E-commerce companies urged to reduce parcel volumes to limit courier driver shortage’s impact on online deliveries

Research recently released by market intelligence agency, Mintel, shows that the Covid-19-inspired rise in online shopping has driven a boom in demand for UK courier and delivery services.

According to Mintel, the sector will be valued at £21 billion by 2024 and, with over four in ten British consumers saying that they have done more online shopping since the start of the pandemic and countless other surveys indicating that online sales are unlikely to drop significantly when high street stores eventually re-open, all the indications are that the surge in the need for courier and delivery services is not going to be a short lived phenomenon.

But, even before the switch to e-commerce over the last 12 months, the UK logistics industry had been struggling to recruit both LGV and standard courier drivers in sufficient numbers to satisfy the fulfilment demands of online retailers. 

Now, with tens of thousands of extra home parcel deliveries being generated each day by click-happy shoppers, the shortage of trained and experienced drivers is being brought in to even sharper focus. 

The logistics sector’s ongoing driver recruitment problem is having a particular impact on the last mile of a parcel’s journey through the online order fulfilment chain.

“For internet retailers a positive last-mile delivery experience is essential for building customer satisfaction and loyalty, but this is often one of the most challenging stages of the supply chain,” says Jo Bradley, Business Development Manager for packaging solutions at Quadient.  

She continues: “If a shortage of courier drivers means customers do not receive their products fast enough, they will look elsewhere, so it is essential to make maximum use of the resources available. This means optimising the capacity of every delivery vehicle that leaves a parcel hub.”

One of the most obvious ways of doing this is for online retailers and their logistics partners to stop shipping orders in cardboard boxes that are way too big for the product or products that they contain.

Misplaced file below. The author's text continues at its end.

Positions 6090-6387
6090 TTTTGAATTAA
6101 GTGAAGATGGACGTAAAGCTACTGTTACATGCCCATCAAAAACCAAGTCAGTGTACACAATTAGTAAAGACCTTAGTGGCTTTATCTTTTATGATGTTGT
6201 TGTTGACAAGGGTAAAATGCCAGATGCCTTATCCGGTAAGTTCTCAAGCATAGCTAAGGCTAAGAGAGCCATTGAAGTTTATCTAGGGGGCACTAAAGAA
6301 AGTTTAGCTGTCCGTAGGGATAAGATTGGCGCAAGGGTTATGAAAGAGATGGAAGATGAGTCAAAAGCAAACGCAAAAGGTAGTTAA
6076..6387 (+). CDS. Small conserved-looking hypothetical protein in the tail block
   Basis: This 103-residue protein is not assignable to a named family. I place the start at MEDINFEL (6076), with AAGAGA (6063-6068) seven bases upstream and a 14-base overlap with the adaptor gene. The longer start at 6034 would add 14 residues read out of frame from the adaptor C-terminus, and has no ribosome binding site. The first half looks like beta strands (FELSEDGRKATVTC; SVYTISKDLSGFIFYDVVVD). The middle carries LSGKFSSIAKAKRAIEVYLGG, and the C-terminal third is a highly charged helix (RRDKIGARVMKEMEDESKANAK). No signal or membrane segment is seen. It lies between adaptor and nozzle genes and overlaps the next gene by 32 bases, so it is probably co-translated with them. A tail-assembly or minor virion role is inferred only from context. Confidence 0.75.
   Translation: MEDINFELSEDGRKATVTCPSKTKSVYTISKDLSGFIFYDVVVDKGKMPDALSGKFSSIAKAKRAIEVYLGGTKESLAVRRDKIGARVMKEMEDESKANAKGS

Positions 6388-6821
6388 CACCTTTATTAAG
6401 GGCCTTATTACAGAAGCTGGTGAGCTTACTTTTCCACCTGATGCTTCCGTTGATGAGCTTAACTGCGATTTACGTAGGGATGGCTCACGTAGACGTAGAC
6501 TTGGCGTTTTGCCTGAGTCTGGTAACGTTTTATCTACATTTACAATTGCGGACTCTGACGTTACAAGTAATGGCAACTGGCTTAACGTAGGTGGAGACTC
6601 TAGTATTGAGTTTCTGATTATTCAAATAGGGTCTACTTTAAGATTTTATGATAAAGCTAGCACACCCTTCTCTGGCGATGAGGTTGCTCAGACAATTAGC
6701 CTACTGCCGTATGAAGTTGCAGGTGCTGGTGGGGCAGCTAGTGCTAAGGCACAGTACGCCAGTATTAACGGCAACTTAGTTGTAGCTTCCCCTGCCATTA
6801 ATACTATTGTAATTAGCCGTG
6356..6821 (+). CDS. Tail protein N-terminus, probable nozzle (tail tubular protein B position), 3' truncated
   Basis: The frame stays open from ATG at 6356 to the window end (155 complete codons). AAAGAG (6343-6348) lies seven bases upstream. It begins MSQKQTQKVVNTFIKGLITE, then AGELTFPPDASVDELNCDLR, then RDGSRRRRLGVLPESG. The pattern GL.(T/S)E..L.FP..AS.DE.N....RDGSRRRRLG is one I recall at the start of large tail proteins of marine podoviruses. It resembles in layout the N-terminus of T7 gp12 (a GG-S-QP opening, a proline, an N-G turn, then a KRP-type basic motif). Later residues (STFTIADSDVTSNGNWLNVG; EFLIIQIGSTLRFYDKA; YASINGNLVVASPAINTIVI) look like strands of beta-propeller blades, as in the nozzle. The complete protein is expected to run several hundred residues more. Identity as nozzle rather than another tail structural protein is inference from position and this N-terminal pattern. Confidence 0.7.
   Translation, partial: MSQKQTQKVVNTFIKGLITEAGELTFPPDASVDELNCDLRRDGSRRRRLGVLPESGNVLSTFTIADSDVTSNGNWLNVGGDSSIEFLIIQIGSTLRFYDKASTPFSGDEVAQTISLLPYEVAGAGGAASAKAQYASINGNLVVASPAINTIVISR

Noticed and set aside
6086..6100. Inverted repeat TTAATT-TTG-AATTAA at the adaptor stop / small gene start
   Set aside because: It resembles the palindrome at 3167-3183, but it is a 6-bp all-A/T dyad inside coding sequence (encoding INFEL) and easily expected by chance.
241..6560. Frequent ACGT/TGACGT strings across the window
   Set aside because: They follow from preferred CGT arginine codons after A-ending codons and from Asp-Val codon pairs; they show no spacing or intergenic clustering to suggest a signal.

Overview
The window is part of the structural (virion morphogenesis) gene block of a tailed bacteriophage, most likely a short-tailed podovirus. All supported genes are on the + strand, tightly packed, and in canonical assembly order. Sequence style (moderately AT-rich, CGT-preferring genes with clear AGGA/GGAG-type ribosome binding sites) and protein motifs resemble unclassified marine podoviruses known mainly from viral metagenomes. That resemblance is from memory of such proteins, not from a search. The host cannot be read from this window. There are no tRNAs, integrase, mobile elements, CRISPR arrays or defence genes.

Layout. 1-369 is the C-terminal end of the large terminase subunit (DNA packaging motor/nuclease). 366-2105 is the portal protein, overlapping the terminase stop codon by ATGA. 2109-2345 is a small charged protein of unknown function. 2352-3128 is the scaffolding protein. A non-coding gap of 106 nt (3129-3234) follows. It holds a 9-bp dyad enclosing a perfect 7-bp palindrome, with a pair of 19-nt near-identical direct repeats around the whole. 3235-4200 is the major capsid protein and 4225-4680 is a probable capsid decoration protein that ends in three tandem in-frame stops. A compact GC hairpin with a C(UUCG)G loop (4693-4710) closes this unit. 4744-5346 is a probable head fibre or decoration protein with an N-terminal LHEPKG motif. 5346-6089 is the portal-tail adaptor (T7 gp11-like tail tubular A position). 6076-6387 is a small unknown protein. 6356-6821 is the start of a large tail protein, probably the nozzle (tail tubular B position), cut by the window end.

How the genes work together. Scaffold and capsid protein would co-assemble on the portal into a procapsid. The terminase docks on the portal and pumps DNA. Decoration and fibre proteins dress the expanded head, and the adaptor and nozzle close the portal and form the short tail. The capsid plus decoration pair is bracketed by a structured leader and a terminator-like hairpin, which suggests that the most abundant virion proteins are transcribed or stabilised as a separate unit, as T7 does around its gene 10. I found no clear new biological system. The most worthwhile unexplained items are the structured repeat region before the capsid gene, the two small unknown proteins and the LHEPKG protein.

“Delivery vehicles invariably ‘max out’ on volume long before they reach weight limits. Shipping empty space just doesn’t make sense and, quite simply, smaller parcels, means more orders on each van,” says Jo Bradley.

The technology now exists to create fit-to-size boxes for every order. “Typically, these machines offer reductions in shipped volumes of up to 50 per cent,” says Jo Bradley. 

The CVP Impack and CVP Everest fit-to-size automated packaging systems from Quadient use 3D scanning technology to size, construct, weigh and label each individual order – whether of individual or multiple items. With a cycle time as short as three seconds the CVP Everest can do the work of up to 20 packing stations – constructing up to 1,100 fit-to-size boxes per hour. 

And, of course, as well as being a valuable way of mitigating the impact of the driver shortage on the parcel delivery chain, lowering transport volume requirements is good for the environment.

Jo Bradley adds: “With the new tax ‘super-deduction’ policy that was announced in the UK Government’s recent Budget statement allowing companies to cut their tax bill by up to 25p for every £1 they invest in new machinery, there has never been a better time for online retailers or fulfillment specialists to adopt fit-to-size packaging technology.”

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